The Benaroya family’s philanthropic impact on the Pacific Northwest is profound, seen in landmarks like Benaroya Hall, research institutions like Benaroya Research Institute at Virginia Mason Medical Center, as well as numerous arts organizations, industrial developments and business parks that have been synonymous with the Benaroya name for the past fifty years. Still, for Mrs. Benaroya, education remains the key to success in today's competitive world. "People need skills, talent, education to succeed," she emphasized, recognizing the vital role of higher education in empowering individuals.  

Mrs. Rebecca Benaroya in her home in Seattle being interviewed by the UW College of Education.

Inspired by her late husband's unwavering dedication and with the collaborative efforts of Director Lott and the UW College of Education leadership team, Mrs. Benaroya envisioned a lasting impact beyond immediate financial support. The result was the creation of a $3 million endowed professorship named the Rebecca and Jack Benaroya Distinguished Endowed Professorship for Equity in Education and a $2 million fund called the Rebecca and Jack Benaroya Fund for Excellence for the UW Brotherhood Initiative, marking the largest philanthropic support the BI has ever received. 

For Director Lott, this is a transformative gift. "I’m excited to share in the legacy of the Benaroya family to support students from communities who have historically been underserved by educational institutions,” he remarked. This professorship goes beyond scholarships, emphasizing meaningful connections and support for historically underserved communities. It will allow the BI to double the size of its first-year cohort, serving more than 200 men of color each year across all cohorts.  

With this generous endowment, students are not merely recipients of financial aid but active participants in a community that fosters personal growth, leadership skills, and a sense of belonging — students like Aarun Hendrickson, a senior neuroscience major and BI scholar. Inspired by the teachings and support he received within the BI, Hendrickson created a Brothers in Research course to address the need for belonging in STEM (Science, Technology, Engineering and Mathematics) fields for people of color, a course he designed and leads with the help of the BI staff.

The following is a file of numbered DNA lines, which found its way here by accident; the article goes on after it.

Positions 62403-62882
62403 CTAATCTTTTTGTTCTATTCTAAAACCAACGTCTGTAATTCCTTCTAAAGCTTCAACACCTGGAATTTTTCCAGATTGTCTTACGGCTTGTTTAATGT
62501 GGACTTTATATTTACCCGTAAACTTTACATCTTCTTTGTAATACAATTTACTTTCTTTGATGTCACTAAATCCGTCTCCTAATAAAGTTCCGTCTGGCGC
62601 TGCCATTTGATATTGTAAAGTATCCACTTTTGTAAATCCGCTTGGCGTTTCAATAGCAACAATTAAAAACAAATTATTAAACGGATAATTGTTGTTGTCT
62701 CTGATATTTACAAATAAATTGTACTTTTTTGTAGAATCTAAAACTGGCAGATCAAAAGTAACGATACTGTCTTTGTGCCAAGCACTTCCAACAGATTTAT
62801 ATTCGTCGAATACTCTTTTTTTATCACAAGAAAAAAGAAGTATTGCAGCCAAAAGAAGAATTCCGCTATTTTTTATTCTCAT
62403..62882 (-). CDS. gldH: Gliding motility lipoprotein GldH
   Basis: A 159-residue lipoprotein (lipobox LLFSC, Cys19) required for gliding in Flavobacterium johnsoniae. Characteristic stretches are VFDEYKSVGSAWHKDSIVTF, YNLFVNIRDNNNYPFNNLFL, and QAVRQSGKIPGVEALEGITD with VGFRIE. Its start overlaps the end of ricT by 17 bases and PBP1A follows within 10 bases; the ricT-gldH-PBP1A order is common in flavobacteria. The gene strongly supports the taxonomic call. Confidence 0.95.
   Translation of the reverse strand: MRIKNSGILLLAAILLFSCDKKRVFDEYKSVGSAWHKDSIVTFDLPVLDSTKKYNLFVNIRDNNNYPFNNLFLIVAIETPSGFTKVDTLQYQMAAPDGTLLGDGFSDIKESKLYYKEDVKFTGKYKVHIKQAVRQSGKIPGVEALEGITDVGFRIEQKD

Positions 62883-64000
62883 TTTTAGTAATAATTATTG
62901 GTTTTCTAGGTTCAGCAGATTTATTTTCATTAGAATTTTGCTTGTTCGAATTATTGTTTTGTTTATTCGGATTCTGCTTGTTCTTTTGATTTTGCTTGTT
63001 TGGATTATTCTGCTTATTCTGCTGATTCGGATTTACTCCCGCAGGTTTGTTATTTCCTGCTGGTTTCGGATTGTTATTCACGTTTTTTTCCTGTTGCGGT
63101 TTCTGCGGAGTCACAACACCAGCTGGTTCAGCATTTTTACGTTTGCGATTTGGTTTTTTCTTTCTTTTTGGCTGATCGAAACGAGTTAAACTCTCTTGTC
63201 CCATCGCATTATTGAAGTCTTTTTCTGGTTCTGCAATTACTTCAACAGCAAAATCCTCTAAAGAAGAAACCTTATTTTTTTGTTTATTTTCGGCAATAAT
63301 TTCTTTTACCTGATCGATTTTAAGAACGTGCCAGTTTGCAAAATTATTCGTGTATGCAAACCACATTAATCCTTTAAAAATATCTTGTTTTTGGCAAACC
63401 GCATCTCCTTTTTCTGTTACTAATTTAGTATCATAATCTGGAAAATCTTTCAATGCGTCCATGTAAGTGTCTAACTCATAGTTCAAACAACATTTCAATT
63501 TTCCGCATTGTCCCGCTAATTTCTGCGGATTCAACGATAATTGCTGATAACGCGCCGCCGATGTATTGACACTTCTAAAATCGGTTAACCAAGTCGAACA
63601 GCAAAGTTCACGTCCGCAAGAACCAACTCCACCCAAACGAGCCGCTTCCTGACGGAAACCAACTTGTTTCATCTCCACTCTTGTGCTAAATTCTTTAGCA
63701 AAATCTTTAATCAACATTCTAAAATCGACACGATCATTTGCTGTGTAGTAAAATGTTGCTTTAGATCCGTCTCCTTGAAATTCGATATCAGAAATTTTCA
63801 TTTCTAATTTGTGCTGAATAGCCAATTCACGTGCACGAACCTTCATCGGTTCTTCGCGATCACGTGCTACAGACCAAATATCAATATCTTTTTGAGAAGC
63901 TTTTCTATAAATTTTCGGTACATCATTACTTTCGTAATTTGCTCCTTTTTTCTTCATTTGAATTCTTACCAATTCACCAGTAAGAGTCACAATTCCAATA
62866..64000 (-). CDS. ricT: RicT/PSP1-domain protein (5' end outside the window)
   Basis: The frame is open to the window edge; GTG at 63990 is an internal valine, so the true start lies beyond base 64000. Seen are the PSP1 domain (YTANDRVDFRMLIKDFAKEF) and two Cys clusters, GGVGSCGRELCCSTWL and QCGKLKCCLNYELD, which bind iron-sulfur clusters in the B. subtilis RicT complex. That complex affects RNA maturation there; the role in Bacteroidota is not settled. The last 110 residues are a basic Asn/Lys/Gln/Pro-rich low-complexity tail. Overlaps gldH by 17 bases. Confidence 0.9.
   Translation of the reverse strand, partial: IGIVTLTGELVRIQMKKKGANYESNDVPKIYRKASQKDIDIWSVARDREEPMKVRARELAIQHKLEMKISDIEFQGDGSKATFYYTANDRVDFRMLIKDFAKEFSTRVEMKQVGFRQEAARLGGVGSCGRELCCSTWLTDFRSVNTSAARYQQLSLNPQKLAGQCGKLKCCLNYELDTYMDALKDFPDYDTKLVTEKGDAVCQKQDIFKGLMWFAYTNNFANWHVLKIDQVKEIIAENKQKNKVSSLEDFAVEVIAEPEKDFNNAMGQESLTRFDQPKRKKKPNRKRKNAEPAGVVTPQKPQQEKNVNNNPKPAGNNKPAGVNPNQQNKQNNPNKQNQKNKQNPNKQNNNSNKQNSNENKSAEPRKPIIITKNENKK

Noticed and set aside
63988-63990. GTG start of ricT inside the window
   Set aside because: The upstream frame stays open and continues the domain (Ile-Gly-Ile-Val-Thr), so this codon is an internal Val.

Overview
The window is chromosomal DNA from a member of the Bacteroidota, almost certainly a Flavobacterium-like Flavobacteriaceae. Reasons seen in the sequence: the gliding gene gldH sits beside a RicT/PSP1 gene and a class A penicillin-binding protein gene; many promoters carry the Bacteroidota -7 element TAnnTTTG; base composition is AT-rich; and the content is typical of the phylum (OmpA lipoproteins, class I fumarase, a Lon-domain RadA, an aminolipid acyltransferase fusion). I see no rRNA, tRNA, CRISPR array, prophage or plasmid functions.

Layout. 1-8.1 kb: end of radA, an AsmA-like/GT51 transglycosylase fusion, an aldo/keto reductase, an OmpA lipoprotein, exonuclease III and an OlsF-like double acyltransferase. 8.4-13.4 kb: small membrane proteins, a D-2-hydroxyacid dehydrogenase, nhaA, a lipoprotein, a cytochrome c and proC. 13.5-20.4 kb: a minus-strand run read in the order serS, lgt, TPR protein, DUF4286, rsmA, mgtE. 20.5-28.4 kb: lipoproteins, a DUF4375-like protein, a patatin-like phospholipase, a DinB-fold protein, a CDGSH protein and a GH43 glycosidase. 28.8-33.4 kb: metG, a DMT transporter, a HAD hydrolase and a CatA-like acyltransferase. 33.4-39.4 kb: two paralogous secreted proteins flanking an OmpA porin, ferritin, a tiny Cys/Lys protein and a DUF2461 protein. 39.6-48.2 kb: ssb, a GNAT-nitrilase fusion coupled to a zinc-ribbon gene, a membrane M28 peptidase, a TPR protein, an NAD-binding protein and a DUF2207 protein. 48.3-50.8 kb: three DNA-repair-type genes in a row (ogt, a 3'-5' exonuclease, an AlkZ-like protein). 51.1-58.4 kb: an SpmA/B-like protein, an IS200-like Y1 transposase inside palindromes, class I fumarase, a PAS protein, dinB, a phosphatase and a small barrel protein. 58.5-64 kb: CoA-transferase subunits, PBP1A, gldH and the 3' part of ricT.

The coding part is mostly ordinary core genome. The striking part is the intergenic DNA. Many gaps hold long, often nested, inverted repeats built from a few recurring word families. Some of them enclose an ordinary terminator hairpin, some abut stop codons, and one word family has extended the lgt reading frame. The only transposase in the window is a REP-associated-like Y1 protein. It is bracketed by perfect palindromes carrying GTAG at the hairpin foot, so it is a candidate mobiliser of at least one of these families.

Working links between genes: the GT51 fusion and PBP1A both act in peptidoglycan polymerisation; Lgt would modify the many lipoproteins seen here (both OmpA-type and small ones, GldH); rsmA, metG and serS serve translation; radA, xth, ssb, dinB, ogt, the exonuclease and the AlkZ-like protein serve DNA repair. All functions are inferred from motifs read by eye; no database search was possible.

Reflecting on his motivation, Hendrickson shared, "In the beginning of each class, I cover two researchers of color on the UW campus, one from the STEM side and one from the social sciences side, to show students there are people of color in every space and even though you might have to look a little bit harder, with the right tools you can find people who have been in the position you’re in and found success." Through the BI, students are empowered to become catalysts for positive change within their communities and beyond. 

From left to right: Hunter Maag, Hakeem Hernandez, Po Saetia, and Dawit Hailu. Caleb Albright/UW College of Education. 

In the spirit of giving, the Benaroya family have an unyielding commitment to philanthropy that spans generations, illustrating that every act of support contributes to a brighter future. Quoting Shirley Chisholm, “Service is the rent we pay for the privilege of living on this earth,” and Winston Churchill, “You make a living by what you get. You make a life by what you give,” Mrs. Benaroya draws inspiration from these quotes just as her late husband once did. She encourages students to "pay it forward," creating a ripple effect of generosity and positive change. “Give joyfully,” she said with a smile. 

Explore meaningful ways to support the Brotherhood Initiative by visiting their website.